Today’s guest Daniel Wolff has, among many other things, produced a documentary about Hurricane Katrina, been nominated for a Grammy in 2003, and written 10 books on all different subjects including the one that we spend most of our time discussing today, How Lincoln Learned To Read. Written in 2009, this book is a go-to for me whenever I need to make big decisions about about the boys’ upbringing; because Mr. Wolff tells the stories of the childhoods of many prominent Americans throughout history, I learn something different from each one. Plus, a great read that’s fun, interesting, historical – and makes me feel a little smarter each time I pull it off the shelf.
During today’s’s show, listen for:
the importance of fun in education; all these years later, we may think of Ben Franklin as old and stodgy, but almost right from the moment he could read, Franklin was quite the mischief maker
how author and scientist Rachel Carson’s girlhood, during which she stayed home often from school to play and walk in the woods, helped her grow up into the advocate for national environmental change she became
a great piece of parenting advice – my guest shares that decisions became much easier for him when he to “think like a grandparent”
If you take just one thing away from today’s show, I hope it is this: we parents must play a crucial role in helping our children understand about fighting hard for what they want to become; there will always be someone around to knock an idea down, or discourage our kids… for them to truly succeed in life, we must be their true support.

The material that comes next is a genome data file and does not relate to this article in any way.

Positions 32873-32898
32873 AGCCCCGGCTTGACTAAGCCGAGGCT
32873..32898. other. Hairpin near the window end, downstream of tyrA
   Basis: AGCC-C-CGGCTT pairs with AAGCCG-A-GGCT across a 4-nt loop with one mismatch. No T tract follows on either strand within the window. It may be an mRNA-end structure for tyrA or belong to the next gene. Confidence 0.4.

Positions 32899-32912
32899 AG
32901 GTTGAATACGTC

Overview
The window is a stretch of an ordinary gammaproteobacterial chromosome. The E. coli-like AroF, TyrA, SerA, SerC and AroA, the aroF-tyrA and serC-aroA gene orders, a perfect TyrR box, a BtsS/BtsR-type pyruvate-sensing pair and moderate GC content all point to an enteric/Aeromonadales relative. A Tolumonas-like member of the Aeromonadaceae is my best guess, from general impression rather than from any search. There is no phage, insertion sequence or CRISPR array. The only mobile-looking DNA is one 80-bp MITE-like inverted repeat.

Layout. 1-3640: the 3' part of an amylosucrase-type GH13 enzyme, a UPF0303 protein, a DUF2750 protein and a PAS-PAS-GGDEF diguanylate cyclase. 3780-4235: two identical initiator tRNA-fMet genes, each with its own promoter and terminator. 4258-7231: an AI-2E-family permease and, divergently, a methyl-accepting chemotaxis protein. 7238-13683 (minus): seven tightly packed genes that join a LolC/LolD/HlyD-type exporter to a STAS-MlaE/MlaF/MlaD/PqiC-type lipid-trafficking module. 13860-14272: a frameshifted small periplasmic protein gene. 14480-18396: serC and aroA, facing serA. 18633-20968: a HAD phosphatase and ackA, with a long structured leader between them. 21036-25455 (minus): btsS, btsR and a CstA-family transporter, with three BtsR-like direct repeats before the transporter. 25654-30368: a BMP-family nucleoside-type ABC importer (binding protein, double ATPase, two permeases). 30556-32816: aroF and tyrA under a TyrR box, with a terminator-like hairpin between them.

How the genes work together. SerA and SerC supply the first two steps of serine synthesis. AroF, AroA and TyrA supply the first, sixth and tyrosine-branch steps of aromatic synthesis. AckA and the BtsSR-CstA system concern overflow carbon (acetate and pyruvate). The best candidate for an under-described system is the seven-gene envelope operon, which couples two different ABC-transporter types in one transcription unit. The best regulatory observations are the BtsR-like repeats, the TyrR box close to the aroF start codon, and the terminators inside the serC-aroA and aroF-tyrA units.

Imagine parenting before the era of Google and social media, before there was 24/7 support – or at least entertainment in the form of middle-of-the-night lurking. Books are great, but difficult to hold while comforting a colicky baby at 3 AM. Now, imagine leaving your beloved home city of Montréal, Canada and relocating to a quiet suburb with nothing but houses in every direction. During the day, your husband takes the family car into work, so now you have a three-year-old and a three-month-old, no wheels, and a super expensive long-distance phone bill. A totally different world, right? My mother, Diane Lock, found herself in that situation (I was the three-year-old :-), jumped in with both feet – and thrived.
From that shaky start, my Mom went on not only to raise, along with my Dad, three children who turned out pretty well, in my completely unbiased opinion. She also has written books, started and run a catering service, and sung a solo for Pope John Paul II (we don’t talk about this at all in this episode, but it is still pretty cool.)